From Jim: Another year is in the books! Remarkable! The sanctuary rolls along at it's own steady pace, with rhythms and cycles that lull one into a sense of timelessness. Very often, we are not only unaware of the day of the week, we forget what month it is. Some events do impact us and remind us of the passing of time. We lost some really wonderful critters this past year-Zoe and Mac, Jonathan, Levi II, Callie, Lexi, and Tess. We met some new critters that now call Home at Last theirs-Laz and Cal, Dream, Toby, Tango, Tawney, Kitty, General, Harley, Jackson, Reba, Bucky, Bo, Sugar II, Ginger, Kim, Little Dog, Little Red, Annabelle, Teddy, Chad, Jimmy, Packy, Whitey, and Bow (AKA Gumba). Because we're here with your support and donations, these animals are alive. We added fostering homes for some of our herd. The thrift store finished it's first year in fine style. Our board elected new officers. Our wonderful supporters were there for us. Lyle put up the hay for the year. Dr. Gary Darling, our vet, and Aaron, our farrier, produced their usual miracles. Linda and Brian got engaged. Our son and his wife let us know we'd be grandparents again. These are good things. The new year will have a lot of the same sanctuary patterns. And, that's a good thing. We hope all of you and your critters will have a great new year! From time to time, this new year, we hope you will stop and appreciate that your contributions and efforts have given so many a chance at life. And, that's a very good thing! Thank you! We greet the new year with a real sense of happiness and gratitude. Your kindnesses humble us.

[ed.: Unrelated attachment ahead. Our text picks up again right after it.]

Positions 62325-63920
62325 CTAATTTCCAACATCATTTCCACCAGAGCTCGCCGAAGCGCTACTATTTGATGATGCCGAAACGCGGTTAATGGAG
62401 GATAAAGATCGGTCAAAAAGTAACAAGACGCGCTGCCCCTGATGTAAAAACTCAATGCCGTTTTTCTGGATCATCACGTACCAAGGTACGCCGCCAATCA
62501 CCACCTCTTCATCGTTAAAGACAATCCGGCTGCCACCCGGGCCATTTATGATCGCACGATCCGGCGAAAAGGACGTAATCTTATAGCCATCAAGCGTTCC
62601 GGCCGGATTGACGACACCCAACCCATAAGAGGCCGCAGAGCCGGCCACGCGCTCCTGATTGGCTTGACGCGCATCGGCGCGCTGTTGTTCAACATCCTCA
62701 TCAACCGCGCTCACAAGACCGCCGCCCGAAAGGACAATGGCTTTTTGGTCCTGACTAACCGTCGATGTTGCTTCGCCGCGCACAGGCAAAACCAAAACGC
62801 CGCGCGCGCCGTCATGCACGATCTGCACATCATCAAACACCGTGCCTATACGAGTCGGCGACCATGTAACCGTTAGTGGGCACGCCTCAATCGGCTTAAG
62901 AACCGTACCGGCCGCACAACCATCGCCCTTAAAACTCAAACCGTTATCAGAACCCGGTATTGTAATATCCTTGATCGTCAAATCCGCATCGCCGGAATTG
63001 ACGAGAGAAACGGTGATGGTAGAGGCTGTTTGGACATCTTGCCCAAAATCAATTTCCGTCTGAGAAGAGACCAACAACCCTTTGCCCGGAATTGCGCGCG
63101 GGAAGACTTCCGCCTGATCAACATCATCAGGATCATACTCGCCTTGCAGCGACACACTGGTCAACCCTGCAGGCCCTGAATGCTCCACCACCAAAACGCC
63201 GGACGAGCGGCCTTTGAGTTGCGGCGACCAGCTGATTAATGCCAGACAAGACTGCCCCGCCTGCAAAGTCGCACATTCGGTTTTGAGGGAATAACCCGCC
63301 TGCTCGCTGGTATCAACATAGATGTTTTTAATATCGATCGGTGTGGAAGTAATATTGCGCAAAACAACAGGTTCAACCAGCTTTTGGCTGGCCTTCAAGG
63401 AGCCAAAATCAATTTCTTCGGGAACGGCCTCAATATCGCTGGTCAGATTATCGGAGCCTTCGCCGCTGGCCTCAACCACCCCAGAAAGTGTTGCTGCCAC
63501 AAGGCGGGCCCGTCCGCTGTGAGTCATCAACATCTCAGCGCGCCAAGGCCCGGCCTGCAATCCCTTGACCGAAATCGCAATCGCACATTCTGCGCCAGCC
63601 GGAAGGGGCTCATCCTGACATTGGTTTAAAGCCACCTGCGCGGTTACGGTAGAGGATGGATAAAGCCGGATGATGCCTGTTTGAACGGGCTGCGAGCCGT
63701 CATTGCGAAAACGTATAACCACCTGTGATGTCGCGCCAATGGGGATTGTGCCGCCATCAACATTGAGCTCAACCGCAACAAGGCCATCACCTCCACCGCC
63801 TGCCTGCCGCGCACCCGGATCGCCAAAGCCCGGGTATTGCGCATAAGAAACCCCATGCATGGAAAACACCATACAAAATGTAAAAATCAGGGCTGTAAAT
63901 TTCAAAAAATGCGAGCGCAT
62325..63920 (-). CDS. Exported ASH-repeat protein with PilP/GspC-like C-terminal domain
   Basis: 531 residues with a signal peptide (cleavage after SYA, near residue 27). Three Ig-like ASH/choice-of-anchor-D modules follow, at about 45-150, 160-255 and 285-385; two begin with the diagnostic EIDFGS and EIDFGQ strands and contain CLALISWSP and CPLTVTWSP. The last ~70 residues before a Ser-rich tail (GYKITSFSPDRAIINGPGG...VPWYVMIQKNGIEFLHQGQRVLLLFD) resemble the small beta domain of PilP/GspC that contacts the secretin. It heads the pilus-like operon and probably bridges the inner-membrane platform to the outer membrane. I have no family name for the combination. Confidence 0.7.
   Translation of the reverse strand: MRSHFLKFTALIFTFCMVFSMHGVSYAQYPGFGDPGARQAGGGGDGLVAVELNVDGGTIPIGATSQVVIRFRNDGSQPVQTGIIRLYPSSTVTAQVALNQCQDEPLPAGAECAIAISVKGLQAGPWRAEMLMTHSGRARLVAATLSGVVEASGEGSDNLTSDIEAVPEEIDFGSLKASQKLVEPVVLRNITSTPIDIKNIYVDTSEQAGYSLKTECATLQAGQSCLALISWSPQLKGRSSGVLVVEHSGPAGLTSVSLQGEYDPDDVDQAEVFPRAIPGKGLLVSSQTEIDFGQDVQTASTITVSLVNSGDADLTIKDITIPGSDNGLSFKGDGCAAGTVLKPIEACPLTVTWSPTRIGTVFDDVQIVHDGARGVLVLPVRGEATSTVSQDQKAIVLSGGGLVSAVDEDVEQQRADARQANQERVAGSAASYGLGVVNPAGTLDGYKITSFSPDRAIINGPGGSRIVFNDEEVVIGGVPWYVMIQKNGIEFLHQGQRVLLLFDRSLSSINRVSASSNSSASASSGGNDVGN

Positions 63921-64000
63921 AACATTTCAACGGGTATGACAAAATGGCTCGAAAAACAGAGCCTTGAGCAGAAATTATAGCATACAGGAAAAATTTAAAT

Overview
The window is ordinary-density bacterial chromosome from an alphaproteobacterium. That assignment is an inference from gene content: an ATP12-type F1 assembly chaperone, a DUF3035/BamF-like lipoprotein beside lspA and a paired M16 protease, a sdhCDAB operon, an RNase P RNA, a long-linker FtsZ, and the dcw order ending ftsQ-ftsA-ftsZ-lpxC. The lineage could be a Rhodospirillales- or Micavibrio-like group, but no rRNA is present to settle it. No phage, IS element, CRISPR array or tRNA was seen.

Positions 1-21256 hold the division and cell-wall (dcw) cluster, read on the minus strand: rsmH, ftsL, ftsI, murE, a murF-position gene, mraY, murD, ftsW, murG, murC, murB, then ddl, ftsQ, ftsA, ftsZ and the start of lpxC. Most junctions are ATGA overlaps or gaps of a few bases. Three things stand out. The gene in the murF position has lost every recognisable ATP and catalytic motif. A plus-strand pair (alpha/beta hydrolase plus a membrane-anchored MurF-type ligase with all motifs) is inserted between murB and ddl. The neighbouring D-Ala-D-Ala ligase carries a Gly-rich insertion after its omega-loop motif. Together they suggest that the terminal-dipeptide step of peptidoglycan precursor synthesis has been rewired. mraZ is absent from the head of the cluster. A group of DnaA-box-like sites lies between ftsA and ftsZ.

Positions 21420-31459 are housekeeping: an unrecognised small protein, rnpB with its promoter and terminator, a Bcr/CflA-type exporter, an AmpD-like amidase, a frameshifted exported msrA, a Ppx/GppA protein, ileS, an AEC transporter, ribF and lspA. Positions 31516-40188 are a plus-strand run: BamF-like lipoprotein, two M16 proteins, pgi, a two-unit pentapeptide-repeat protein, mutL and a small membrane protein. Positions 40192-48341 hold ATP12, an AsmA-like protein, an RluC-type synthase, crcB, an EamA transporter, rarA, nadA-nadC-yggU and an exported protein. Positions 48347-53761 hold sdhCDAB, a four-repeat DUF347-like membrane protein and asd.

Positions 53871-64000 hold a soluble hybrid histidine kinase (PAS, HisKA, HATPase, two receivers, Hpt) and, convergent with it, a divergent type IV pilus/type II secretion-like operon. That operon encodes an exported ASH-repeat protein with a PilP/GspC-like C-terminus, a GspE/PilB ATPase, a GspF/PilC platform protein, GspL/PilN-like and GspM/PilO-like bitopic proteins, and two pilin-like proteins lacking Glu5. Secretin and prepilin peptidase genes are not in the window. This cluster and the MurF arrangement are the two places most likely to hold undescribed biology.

Friday, December 30, 2011
From Jim: Laz, our newest canine family member, came home from the vet today. His right front is encased in heavy duty cast. Three pins are holding his broken metatarsals together. One didn't get a pin. He is such a good boy. Because we had only had him for two days when he got hurt, he was not happy at being left at the vets. The vet tech said he had the "oh no, not again" look on his face. He sure was happy to see us and to come to his house! He's tolerating his repair work quite well. He has a quiet disposition anyway, and with his meds and the protection the cast gives his injury, he's very happy to just sleep, get petted and be home. How they know that they're a part of the family in just a couple of days is beyond me, but there was no doubt, he knows he belongs here. Anyway, a huge thank you to Dr. Darling and his assistant. The next nine weeks should be interesting.